Robert Jones’ book White Too Long: The Legacy of White Supremacy in American Christianity (Simon & Schuster, July 2020) is a call for white Christian churches to confront their racist pasts and take action toward reconciliation. A white Southern Baptist who grew up in Mississippi, Jones is CEO and founder of the Washington, D.C.-based Public Religion Research Institute, which has tracked public opinion surveys that show holding racist views is associated with white Christian identity. “It’s very unsettling,” says Jones, who lives in Takoma Park. “White Christians need to talk about repair, restitution and justice. After this much damage has been done, it’s not about just saying you’re sorry and trying to move on. The real question is: ‘How can I repair the damage?’
Populism began as a movement among left-wing reformers in the Midwest, with ordinary citizens demanding democratic economic reforms, writes Bethesda author Thomas Frank. His book The People, No: A Brief History of Anti-Populism (Metropolitan Books, July 2020) spells out how the concept is misunderstood by the media. “Today the word is used to mean racist authoritarianism. The people who invented the word meant almost exactly the opposite,” Frank says. What has not changed, he notes, is that those who oppose populism talk about the fear of mob rule and the idea that the majority of Americans aren’t fit to rule. But, he says, elites need to acknowledge their failures as the debate continues about whether to trust the will of the people.
Working full time as a science writer with two young kids, Shannon Brescher Shea says she often felt “mom guilt” for being stretched too thin and “green guilt” for not doing enough to help the environment. Then she realized that when her family was recycling, gardening or riding bikes together there was an opportunity to pass on important values. Shea wrote Growing Sustainable Together: Practical Resources for Raising Kind, Engaged, Resilient Children (North Atlantic Books, June 2020), a parenting advice book with environmental activities for preschoolers to preteens. “This book helps you talk to your kids about how their actions impact the greater world around them and take steps to change those actions for the good,” says Shea, who lives in Rockville.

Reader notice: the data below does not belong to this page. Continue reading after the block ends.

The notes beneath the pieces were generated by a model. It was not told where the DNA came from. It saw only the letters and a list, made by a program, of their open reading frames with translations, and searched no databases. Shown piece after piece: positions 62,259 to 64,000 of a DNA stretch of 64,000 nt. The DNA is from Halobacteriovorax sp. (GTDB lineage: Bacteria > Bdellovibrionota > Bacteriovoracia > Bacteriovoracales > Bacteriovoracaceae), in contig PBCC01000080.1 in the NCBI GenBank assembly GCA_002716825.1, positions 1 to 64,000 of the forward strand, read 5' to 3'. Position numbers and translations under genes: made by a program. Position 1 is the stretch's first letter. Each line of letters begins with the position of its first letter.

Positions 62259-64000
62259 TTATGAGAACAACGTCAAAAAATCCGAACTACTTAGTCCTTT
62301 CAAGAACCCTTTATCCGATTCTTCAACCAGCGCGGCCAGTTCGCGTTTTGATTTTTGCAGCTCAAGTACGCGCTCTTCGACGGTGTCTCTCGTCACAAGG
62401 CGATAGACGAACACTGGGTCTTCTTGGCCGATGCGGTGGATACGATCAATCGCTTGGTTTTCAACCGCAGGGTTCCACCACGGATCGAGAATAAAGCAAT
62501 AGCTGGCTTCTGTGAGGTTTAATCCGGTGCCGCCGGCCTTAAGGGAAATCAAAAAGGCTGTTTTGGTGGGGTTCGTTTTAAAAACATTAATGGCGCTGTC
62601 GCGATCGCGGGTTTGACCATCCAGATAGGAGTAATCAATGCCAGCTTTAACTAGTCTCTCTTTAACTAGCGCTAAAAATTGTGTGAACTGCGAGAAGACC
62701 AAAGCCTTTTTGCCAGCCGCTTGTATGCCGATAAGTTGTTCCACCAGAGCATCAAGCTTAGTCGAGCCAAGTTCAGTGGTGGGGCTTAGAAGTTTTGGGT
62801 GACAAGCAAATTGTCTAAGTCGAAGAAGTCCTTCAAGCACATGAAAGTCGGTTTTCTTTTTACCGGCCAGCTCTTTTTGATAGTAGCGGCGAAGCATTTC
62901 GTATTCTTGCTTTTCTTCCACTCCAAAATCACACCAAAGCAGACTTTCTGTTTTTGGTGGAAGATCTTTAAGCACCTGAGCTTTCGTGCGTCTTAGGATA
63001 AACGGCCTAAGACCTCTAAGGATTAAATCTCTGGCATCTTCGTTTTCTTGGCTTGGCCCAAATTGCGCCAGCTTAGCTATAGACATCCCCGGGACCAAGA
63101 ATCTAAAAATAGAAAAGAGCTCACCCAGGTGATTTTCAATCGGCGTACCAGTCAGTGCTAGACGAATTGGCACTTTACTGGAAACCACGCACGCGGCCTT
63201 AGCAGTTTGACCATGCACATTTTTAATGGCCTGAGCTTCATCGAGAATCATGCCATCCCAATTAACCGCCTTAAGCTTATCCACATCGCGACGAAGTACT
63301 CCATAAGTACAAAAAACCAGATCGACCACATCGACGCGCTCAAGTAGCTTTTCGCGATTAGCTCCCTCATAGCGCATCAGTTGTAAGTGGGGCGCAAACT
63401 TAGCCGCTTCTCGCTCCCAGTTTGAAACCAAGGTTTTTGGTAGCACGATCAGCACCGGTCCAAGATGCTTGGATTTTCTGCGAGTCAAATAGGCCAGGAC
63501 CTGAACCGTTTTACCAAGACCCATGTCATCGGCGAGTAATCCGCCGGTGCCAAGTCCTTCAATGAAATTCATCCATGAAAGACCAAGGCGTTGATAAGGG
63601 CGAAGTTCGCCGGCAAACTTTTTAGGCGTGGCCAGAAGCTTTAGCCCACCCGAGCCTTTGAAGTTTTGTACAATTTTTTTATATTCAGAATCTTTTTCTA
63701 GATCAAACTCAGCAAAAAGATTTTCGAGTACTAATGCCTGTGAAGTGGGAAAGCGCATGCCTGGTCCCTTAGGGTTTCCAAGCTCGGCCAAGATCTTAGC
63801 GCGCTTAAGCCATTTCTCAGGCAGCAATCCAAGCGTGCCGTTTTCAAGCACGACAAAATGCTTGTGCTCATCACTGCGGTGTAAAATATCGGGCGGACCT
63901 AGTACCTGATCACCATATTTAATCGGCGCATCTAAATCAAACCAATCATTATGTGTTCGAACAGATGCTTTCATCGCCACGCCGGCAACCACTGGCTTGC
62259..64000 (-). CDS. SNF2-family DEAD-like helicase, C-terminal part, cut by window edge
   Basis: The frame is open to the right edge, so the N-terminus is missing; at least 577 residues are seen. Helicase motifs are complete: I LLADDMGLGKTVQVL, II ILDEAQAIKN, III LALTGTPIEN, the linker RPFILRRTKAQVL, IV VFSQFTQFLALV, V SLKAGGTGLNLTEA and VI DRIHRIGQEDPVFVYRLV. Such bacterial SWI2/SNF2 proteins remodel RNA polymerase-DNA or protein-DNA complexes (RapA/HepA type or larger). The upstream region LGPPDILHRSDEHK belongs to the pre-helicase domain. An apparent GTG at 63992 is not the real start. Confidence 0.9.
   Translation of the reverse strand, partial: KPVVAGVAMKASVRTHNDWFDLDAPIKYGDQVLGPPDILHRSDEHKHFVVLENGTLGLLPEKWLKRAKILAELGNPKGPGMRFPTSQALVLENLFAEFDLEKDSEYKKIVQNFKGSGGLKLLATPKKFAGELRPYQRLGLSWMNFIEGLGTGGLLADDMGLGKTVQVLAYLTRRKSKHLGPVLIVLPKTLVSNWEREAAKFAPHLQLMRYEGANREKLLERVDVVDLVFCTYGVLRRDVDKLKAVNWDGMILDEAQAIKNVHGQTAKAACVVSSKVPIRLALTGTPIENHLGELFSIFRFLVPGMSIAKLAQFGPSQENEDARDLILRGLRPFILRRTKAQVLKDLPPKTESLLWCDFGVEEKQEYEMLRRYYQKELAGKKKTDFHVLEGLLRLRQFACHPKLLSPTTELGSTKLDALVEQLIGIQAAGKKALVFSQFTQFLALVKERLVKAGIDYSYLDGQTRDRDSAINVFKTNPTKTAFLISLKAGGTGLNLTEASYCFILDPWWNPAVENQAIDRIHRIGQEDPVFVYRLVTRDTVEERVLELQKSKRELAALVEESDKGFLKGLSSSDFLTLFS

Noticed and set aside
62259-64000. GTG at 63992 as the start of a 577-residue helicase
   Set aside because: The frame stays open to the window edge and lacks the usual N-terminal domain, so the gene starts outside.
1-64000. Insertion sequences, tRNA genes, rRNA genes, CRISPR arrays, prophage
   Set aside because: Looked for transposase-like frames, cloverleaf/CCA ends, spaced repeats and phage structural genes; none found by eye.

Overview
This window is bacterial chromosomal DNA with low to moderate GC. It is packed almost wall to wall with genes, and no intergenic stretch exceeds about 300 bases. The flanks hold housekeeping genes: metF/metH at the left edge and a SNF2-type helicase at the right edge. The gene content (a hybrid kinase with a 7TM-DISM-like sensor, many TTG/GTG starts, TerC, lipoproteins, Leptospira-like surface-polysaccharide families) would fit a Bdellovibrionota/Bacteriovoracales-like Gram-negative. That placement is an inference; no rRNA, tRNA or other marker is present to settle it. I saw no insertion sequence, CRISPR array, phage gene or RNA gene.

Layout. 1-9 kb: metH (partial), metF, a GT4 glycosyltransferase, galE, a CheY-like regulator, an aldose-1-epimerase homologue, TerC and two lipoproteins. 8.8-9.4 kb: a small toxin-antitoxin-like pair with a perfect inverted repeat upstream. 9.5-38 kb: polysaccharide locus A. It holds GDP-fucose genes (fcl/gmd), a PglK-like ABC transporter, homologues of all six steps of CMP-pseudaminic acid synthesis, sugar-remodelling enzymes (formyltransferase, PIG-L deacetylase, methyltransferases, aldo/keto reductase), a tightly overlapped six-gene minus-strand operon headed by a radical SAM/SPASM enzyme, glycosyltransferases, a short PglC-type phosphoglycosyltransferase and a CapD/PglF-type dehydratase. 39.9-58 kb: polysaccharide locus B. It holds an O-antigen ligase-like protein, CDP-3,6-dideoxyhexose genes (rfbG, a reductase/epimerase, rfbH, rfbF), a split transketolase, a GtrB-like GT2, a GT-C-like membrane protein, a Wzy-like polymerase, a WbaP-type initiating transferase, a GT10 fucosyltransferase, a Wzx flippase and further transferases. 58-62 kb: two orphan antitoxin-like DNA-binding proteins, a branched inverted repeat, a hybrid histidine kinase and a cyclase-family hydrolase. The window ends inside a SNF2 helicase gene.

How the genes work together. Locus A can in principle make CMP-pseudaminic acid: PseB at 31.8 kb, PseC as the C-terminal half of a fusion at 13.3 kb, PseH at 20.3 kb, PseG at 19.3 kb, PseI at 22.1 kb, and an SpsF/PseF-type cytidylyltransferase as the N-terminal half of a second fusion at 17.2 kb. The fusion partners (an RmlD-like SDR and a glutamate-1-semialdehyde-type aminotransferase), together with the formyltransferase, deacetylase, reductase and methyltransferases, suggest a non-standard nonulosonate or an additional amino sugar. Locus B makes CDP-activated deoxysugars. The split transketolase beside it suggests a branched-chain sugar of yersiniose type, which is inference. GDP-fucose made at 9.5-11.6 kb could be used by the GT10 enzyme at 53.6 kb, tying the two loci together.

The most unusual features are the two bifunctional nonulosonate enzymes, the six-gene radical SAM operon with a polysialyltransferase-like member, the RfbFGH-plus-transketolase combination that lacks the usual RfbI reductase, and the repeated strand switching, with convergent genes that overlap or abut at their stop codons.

Don’t be shy about using your call button. Put an ink mark on the limb or body part to be operated on. Watch comedies to help you recuperate. That’s some of the advice that Dr. David Sherer, a retired anesthesiologist, offers in Hospital Survival Guide: The Patient Handbook to Getting Better and Getting Out (Humanix Books, August 2020). The updated version of a book originally released in 2003 covers COVID-19 and emphasizes the need to be an informed patient. “If you don’t advocate for yourself or have someone who will do it for you, the chance of a medical error happening to you goes way up,” says Sherer, who lives in Chevy Chase. “I think there should be a patient ‘Me Too’ movement. …Patients need to be treated and advocate differently than they have been.”